Shopping for a used car? Great! There are plenty of good deals out there. If you're not careful, though, you can wind up with a car that'll pay for your mechanic's new in-ground Olympic-size pool. A thorough review by you, followed by a more in-depth inspection by a reputable mechanic, is an important part of the process. Your mechanic's evaluation will be most important, but there are some hints and clues that even the average Joe or Joanne can pick up on.
What are some telltale signs that you should "lace 'em up and run?" Here's our current list. You might notice that this is actually a Top 11 list. Math was never our strong suit.
If the seller can't show you accurate repair records, you should assume the car hasn't been reliably serviced. Approach the condition of the car with plenty of skepticism, and have it thoroughly checked out by a reliable mechanic. On the flip side, a detailed set of records is a great indication that the owner has taken maintenance and repair seriously and that car may have been well cared for.
Dings, dents, strong odors and ugly stains are all signs that someone has not been treating the car well. By themselves, superficial signs of neglect are no big deal, but a person who doesn't care what his car looks like or smells like may not care about its mechanical condition, either.
Recent detailing by itself isn't a reason not to buy a car. In fact, all it may mean is that the owner is wisely tidying up the car up before sale. But keep your eyes open that the seller is trying to obscure defects. A recently cleaned engine compartment, for example, could hide evidence of an engine that's leaking oil badly. A receipt in the trunk for a carton of Restore engine treatment could be a clue that an engine has seen better days.
Performance cars are not good things to buy used. Think of the profile of the average customer for these cars. Do you think a buyer of a new Camaro or Nissan 370Z is interested in comfort, cabin accoutrements or the number of cupholders? Hardly. They're interested in seeing what the car "can do" — and that means plenty of stress on the engine, suspension and other expensive systems. (By the way, isn't that why you're interested in that type of car, too?) So don't expect a used performance car to have been treated gently.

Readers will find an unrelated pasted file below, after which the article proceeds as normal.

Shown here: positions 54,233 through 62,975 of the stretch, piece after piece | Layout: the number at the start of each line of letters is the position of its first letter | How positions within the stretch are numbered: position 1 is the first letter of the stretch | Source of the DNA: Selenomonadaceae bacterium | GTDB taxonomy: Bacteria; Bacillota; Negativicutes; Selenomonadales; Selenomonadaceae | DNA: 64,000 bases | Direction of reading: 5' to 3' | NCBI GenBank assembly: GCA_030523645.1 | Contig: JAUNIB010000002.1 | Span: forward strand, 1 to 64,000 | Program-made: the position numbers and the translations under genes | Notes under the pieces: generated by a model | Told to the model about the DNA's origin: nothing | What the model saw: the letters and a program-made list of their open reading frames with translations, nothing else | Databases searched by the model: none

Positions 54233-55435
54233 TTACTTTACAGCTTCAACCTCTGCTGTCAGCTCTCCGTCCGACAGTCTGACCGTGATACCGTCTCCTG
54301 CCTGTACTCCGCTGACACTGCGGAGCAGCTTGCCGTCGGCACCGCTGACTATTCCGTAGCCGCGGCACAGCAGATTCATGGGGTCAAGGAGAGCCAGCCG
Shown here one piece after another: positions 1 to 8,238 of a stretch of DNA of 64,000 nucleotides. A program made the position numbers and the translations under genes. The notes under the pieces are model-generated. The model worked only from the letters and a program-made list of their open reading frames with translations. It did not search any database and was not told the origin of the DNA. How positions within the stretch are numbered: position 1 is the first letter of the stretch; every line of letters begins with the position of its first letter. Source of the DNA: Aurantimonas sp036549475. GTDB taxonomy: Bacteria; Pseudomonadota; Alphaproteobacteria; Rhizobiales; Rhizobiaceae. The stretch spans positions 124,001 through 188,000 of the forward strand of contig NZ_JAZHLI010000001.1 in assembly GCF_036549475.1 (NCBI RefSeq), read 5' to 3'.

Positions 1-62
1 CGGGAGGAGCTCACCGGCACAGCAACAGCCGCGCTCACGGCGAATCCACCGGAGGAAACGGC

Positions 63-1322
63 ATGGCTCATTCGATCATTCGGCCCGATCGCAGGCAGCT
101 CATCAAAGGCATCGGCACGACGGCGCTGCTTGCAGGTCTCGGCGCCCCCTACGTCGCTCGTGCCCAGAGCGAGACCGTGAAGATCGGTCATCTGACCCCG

We wouldn't buy a used car from a smoker for two reasons. First, smoking is reckless behavior. Second, it suggests the owner might be reckless with regards to repair and maintenance.
Even more important, there's the stink. Even if the smell is only faint, you might want to walk away. First of all, the owner probably left the windows open for a week before selling it, and probably emptied a 55-gallon drum of Febreze on the upholstery. That's as good as it's ever going to smell. It will only get worse once you roll up the windows and take it home. And the smell will never, ever go away — a bitter reality that's true for any strong odor. And, over time, the smell of cigarettes will permeate everything you own that travels with you in your car: your clothes, your gym bag … even the apps on your iPhone.
Look for the telltale signs of burn holes in the upholstery, evidence of cigarettes extinguished in the ashtray and the scent of English Leather cologne being used to mask the smell.